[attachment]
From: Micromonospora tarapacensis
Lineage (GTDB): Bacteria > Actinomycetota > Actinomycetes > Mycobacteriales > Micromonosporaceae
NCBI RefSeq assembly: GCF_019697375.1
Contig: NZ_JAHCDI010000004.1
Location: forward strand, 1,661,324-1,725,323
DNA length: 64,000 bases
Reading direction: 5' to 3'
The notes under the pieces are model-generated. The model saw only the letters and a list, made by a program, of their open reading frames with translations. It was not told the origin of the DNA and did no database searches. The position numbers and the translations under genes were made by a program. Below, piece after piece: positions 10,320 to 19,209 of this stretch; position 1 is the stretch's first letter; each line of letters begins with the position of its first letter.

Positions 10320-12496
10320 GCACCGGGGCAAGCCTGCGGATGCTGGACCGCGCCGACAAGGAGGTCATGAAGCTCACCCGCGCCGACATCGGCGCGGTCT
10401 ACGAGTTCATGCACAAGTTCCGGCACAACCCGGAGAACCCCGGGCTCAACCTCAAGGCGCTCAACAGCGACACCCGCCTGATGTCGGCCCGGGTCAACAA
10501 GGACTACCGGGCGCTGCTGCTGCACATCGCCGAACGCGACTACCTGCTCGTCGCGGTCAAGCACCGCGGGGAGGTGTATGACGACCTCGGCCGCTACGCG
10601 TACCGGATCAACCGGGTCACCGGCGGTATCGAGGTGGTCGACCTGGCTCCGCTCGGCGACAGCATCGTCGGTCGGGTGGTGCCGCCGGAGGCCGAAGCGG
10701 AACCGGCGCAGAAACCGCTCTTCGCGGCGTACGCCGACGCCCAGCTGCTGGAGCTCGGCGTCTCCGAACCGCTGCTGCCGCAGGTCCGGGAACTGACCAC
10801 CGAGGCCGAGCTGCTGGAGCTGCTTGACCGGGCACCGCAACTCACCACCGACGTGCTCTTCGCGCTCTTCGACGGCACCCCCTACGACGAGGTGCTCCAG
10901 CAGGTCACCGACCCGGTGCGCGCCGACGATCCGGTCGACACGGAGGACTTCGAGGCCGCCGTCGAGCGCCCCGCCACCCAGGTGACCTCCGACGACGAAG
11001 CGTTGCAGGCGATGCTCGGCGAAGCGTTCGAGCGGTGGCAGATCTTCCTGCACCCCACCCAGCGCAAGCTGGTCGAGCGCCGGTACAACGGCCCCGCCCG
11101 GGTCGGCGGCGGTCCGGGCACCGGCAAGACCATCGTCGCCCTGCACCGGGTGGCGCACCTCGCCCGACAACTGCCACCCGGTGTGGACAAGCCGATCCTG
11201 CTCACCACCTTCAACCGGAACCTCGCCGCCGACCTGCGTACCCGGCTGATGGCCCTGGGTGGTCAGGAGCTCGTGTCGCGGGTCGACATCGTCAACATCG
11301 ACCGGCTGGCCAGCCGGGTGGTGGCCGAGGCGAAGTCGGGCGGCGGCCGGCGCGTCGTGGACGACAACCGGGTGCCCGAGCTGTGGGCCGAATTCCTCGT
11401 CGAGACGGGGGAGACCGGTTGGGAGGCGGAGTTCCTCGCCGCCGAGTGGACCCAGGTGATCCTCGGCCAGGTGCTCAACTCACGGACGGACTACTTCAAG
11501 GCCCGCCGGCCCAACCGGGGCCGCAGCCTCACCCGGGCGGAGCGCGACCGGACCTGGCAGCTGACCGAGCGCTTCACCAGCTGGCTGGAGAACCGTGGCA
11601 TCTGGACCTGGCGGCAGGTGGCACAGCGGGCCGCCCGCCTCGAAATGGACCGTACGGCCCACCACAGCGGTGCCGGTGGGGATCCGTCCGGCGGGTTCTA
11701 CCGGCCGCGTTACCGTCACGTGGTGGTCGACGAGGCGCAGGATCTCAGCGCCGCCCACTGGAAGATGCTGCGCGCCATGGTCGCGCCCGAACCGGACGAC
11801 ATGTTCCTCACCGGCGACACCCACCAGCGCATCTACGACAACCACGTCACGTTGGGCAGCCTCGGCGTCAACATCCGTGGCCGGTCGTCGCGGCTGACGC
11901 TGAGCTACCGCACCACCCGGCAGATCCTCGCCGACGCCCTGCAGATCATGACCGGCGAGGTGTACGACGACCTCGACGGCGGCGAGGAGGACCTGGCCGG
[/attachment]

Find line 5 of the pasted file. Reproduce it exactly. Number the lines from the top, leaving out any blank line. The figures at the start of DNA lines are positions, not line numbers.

Location: forward strand, 1,661,324-1,725,323